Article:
Local sports are a lot more than just fun and games.
They're also a multi-million dollar business generator in the Traverse City area.
A new report underwritten by the Traverse Bay Economic Development Corp. looks at the local money generated by the Cherry Capital Cup soccer tournament and The Cherry Bomb lacrosse tournament.
The study shows the two tournaments combine to bring nearly 16,000 athletes - and their families - to the Traverse City area annually, and are estimated to generate $3.4 million in direct spending in the area.
The report was released at an event this morning at the Traverse City Area Chamber of Commerce.
The study was commissioned in conjunction with the Traverse Bay Area Youth Soccer organization in response to their desire to secure more hotel rooms for their event, and improve the experience of the families in attendance.
Avenue ISR, a locally based business strategy and research firm, authored the report based on survey results of nearly 700 parents who took part in the two tournaments.
Jennifer Jorgensen, TBAYS executive director, said the two tournaments draw participants from throughout the Midwest.
According to the report, of the 17,400 men, women and children who attended the tournaments, over 91-percent live in areas outside of Traverse City. Some came from as far away as Dallas, Texas.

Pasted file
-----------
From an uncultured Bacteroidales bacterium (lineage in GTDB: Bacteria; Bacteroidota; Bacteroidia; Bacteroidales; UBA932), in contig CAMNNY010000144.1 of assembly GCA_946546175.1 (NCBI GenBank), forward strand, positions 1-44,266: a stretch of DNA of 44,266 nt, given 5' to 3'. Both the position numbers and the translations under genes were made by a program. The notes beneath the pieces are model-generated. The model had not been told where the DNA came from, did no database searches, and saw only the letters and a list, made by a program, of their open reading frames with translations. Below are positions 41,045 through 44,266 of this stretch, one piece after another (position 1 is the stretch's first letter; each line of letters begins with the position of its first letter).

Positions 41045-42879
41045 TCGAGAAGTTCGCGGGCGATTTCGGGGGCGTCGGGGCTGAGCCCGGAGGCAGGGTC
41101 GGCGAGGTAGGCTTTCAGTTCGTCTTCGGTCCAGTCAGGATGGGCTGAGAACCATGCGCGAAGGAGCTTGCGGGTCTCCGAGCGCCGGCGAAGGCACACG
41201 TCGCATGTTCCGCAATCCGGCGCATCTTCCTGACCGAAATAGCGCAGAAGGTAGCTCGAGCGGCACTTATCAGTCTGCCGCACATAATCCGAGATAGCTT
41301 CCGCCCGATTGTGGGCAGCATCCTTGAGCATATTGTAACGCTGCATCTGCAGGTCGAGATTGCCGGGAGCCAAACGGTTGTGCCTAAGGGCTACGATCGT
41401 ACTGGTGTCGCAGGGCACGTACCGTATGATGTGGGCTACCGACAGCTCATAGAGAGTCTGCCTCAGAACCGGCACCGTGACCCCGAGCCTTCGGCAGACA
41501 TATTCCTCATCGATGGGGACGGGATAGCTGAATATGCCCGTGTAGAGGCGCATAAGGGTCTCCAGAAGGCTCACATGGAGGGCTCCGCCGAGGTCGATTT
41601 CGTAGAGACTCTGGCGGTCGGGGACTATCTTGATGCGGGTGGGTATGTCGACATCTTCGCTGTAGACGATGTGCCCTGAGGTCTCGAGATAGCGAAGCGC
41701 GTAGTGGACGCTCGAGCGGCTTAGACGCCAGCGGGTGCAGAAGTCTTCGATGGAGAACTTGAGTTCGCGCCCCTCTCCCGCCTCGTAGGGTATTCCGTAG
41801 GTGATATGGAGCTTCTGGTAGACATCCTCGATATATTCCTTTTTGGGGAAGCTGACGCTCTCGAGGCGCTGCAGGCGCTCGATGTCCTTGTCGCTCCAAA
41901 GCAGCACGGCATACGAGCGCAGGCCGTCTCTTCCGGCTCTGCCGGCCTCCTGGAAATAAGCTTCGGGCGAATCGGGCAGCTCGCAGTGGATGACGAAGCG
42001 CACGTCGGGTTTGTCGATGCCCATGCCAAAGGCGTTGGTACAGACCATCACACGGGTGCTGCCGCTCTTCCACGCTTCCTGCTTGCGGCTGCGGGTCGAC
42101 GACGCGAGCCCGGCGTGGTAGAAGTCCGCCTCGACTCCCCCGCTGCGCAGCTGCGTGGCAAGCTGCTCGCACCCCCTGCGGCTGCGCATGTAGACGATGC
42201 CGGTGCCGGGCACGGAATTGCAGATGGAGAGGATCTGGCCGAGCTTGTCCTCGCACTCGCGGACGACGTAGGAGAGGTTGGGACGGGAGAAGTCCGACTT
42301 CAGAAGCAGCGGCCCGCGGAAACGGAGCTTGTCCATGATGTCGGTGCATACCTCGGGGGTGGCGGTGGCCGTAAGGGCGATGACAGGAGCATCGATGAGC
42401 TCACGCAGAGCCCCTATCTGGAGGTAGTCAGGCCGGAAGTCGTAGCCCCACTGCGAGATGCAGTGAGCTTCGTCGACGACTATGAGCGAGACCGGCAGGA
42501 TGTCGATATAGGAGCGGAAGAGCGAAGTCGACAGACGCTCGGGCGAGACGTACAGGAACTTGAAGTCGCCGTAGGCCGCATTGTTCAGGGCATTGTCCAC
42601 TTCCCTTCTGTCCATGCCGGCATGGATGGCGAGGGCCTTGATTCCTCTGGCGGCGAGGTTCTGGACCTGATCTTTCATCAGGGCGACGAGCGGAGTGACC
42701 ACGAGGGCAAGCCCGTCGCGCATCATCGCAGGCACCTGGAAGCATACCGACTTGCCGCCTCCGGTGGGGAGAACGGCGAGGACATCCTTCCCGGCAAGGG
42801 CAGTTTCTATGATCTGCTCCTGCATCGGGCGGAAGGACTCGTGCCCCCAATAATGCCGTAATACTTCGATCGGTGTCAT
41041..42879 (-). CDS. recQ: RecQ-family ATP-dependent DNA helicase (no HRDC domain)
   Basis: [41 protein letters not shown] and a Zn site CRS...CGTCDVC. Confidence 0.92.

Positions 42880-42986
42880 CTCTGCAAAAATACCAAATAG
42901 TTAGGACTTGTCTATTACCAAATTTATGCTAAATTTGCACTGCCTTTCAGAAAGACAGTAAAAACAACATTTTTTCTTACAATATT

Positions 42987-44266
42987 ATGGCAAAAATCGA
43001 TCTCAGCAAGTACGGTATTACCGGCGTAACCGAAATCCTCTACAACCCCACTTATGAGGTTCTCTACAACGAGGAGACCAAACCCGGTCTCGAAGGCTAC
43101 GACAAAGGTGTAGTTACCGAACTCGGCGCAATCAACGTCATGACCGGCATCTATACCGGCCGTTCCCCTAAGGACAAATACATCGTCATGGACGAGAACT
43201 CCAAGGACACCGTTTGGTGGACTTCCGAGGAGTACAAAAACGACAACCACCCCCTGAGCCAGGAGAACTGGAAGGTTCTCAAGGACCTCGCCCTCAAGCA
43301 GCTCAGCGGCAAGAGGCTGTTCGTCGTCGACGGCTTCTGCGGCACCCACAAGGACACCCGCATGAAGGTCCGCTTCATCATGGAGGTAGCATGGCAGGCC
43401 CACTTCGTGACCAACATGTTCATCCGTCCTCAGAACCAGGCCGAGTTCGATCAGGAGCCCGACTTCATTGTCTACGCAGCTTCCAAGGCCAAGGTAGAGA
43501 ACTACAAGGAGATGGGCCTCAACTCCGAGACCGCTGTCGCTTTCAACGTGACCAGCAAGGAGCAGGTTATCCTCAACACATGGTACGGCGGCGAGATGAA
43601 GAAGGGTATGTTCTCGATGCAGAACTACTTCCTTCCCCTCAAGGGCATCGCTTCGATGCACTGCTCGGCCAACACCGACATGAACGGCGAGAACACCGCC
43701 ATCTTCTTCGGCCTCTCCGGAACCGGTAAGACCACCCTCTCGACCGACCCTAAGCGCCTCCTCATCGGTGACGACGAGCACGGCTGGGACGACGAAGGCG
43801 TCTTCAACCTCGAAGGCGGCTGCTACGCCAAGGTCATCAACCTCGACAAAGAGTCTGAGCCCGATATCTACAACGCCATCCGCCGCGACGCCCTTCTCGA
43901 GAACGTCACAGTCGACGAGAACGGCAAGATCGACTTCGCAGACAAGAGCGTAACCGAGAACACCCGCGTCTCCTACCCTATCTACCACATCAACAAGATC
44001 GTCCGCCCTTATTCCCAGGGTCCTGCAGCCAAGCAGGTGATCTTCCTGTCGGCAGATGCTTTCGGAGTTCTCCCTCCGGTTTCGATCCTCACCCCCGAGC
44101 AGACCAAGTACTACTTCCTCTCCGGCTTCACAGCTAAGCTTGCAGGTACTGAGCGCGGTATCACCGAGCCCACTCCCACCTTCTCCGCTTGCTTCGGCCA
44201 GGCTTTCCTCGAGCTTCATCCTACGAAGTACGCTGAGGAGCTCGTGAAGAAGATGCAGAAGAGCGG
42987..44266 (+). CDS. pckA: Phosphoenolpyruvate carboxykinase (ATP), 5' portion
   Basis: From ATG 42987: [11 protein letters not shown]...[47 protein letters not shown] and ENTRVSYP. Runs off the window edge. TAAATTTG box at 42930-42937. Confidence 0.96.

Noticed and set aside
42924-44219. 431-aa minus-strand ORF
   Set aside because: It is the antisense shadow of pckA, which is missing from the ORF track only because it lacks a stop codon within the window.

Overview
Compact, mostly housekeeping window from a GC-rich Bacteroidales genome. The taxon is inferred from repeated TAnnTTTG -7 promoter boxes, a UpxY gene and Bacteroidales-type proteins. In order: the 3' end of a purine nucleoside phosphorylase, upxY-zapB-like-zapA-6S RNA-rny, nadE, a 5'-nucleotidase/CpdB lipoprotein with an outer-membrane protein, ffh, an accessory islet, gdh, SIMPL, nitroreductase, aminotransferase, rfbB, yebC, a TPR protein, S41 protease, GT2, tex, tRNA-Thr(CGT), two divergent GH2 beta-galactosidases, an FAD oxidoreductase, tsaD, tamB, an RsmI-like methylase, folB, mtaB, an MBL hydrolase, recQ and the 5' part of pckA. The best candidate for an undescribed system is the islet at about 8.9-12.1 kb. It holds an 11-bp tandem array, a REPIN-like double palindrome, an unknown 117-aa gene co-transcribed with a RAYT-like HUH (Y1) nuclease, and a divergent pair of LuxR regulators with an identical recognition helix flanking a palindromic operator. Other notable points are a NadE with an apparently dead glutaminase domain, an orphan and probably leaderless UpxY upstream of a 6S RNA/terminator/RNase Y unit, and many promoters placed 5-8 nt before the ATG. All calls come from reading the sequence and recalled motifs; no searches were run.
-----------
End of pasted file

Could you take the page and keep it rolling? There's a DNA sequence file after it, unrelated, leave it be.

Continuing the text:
"We know that people stay here more than just the nights of the tournaments," Jorgensen said, "People are making vacations out of this."
Total direct spending by those attending the tournaments from out of the area averaged $985 per family.
Participation in youth team sports are at an all-time peak in the U.S. The National Association of Sports Commissions estimates that parents will spend close to $7 billion this year alone on traveling involved with youth sports.
Jorgenson said the report will underscore the local economic impact of the two tournaments, and hopes it brings more sponsors and vendors to events in the future.
"I think it's important to have that information go out to our sponsors," Jorgensen said, "They know it's a good return on their investment."